JOURNAL ARTICLE
RANDOMIZED CONTROLLED TRIAL

Repetitive low-energy shock wave treatment for chronic lateral epicondylitis in tennis players

Jan D Rompe, Jens Decking, Carsten Schoellner, Christoph Theis
American Journal of Sports Medicine 2004, 32 (3): 734-43
15090392

BACKGROUND: There is conflicting evidence regarding extracorporeal shock wave treatment for chronic tennis elbow.

HYPOTHESIS: Treatment with repetitive low-energy extracorporeal shock wave treatment is superior to repetitive placebo extra-corporeal shock wave treatment.

METHODS: Seventy-eight patients enrolled in a placebo-controlled trial. All patients were tennis players with recalcitrant MRI-confirmed tennis elbow of at least 12 months' duration. Patients were randomly assigned to receive either active low-energy extracorporeal shock wave treatment given weekly for 3 weeks (treatment group 1) or an identical placebo extracorporeal shock wave treatment (sham group 2). Main outcome measure was pain during resisted wrist extension at 3 months; secondary measures were >50% reduction of pain and the Upper Extremity Function Scale.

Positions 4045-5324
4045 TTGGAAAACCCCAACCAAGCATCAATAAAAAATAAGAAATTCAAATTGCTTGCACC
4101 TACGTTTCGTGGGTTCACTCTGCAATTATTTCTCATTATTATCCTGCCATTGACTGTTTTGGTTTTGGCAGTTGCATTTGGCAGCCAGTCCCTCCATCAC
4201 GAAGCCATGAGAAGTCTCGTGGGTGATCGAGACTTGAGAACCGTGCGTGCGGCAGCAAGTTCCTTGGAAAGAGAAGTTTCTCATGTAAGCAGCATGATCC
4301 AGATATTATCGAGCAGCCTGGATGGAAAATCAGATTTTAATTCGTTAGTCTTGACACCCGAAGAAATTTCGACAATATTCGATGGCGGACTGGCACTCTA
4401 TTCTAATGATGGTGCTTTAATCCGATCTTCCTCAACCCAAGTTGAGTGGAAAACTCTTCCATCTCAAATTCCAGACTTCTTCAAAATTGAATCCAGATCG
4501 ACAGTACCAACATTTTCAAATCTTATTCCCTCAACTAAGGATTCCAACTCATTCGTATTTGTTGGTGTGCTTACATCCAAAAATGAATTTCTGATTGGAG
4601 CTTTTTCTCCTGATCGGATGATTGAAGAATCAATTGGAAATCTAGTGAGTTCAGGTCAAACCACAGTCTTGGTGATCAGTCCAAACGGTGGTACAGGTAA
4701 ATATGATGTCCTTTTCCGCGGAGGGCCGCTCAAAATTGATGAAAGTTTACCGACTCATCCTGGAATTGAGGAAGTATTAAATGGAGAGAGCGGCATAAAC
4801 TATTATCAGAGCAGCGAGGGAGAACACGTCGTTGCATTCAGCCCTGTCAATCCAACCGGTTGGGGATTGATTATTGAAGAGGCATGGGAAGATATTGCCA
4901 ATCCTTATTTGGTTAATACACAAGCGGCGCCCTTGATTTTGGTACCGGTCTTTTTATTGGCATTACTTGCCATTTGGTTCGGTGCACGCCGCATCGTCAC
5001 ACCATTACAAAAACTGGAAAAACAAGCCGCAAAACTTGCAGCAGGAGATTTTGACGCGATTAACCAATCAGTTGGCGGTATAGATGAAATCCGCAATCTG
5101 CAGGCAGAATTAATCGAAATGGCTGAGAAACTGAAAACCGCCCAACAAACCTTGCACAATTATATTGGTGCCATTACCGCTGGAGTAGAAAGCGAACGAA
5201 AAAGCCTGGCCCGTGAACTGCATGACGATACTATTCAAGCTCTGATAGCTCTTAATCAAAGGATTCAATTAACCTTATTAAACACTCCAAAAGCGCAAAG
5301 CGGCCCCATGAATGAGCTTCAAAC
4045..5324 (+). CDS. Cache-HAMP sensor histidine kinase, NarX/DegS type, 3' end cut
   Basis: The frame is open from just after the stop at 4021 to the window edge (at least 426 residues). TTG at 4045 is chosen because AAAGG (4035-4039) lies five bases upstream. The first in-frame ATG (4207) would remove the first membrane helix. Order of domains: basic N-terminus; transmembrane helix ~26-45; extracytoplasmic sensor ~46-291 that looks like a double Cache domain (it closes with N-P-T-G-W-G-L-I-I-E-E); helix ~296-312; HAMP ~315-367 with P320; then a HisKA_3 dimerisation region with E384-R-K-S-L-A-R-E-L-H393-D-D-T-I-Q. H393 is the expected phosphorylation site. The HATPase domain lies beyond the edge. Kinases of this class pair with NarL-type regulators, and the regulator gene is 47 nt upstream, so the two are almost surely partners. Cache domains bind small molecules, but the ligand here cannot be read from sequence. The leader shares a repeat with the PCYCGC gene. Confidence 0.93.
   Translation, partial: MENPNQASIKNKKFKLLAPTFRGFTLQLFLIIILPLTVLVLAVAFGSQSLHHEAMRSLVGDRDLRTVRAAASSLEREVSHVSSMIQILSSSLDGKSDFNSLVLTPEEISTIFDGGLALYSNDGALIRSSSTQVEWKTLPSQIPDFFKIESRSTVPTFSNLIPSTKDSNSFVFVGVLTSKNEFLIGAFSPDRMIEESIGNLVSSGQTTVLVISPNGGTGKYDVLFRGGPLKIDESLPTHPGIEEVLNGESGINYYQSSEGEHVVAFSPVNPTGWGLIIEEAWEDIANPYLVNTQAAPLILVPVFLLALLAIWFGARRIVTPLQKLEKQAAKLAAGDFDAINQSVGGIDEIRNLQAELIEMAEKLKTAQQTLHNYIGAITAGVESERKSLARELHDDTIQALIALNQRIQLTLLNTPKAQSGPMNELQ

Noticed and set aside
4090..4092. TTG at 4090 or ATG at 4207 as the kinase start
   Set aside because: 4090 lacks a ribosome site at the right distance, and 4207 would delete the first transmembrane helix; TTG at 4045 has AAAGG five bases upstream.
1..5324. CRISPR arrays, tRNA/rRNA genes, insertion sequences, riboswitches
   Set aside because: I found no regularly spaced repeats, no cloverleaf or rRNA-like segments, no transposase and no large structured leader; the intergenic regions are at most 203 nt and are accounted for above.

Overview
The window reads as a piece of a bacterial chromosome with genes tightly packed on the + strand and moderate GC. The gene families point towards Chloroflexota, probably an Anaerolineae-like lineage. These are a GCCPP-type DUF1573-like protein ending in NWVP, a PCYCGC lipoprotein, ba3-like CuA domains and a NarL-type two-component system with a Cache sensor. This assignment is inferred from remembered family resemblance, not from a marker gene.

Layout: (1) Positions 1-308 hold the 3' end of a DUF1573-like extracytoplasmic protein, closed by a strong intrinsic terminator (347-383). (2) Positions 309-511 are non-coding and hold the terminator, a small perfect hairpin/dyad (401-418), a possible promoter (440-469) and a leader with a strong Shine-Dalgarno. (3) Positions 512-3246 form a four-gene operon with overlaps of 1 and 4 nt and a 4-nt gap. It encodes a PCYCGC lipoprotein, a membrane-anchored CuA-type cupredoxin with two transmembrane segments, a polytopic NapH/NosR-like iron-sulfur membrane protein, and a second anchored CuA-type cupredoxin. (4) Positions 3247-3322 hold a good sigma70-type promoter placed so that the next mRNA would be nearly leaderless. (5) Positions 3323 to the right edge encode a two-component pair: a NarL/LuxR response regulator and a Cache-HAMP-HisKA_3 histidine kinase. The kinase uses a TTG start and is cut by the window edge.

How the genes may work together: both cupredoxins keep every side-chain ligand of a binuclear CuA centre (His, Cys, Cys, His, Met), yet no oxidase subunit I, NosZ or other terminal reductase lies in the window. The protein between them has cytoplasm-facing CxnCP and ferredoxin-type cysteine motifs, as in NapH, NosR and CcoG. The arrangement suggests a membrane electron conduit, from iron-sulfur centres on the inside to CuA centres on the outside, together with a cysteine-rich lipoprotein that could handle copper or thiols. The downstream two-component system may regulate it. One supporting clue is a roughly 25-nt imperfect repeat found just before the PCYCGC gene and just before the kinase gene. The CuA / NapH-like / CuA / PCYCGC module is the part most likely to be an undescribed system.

RESULTS: At 3 months, there was a significantly higher improvement in pain during resisted wrist extension in group 1 than in group 2 (mean [SD] improvement, 3.5 [2.0] and 2.0 [1.9]; P =.001 for between-group difference of improvement) and in the Upper Extremity Function Scale (mean [SD] improvement, 23.4 [14.8] and 10.9 [14.9]; P <.001 for between-group difference of improvement). In the treatment group, 65% of patients achieved at least a 50% reduction of pain, compared with 28% of patients in the sham group (P =.001 for between-group difference).

CONCLUSION: Low-energy extracorporeal shock wave treatment as applied is superior to sham treatment for tennis elbow.

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